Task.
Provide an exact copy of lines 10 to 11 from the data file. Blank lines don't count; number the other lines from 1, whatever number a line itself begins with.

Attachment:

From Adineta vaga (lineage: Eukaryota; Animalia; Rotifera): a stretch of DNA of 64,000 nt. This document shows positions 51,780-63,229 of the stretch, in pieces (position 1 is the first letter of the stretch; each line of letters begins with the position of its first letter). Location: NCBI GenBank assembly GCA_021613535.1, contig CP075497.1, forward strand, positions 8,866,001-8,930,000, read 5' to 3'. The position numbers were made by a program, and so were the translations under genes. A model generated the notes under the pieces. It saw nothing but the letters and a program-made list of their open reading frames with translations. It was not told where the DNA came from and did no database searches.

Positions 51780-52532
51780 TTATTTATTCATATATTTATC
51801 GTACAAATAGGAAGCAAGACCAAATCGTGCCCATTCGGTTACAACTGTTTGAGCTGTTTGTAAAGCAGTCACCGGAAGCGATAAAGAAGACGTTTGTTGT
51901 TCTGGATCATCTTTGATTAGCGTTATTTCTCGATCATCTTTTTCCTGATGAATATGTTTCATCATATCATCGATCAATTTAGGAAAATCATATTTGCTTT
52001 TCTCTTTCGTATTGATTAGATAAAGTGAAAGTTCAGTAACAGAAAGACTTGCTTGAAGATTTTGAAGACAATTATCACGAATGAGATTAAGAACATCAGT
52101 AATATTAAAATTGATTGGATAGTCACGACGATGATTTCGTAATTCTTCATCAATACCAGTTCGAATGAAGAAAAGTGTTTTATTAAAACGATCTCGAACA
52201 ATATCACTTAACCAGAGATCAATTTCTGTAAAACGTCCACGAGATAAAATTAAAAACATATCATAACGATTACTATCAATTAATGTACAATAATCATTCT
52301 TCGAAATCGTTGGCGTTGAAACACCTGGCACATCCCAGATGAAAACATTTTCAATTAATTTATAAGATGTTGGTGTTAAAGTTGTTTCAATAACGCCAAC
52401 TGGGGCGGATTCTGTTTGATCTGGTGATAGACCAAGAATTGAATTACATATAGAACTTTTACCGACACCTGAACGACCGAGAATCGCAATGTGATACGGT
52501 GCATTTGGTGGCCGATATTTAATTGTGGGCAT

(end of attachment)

52401 TGGGGCGGATTCTGTTTGATCTGGTGATAGACCAAGAATTGAATTACATATAGAACTTTTACCGACACCTGAACGACCGAGAATCGCAATGTGATACGGT
52501 GCATTTGGTGGCCGATATTTAATTGTGGGCAT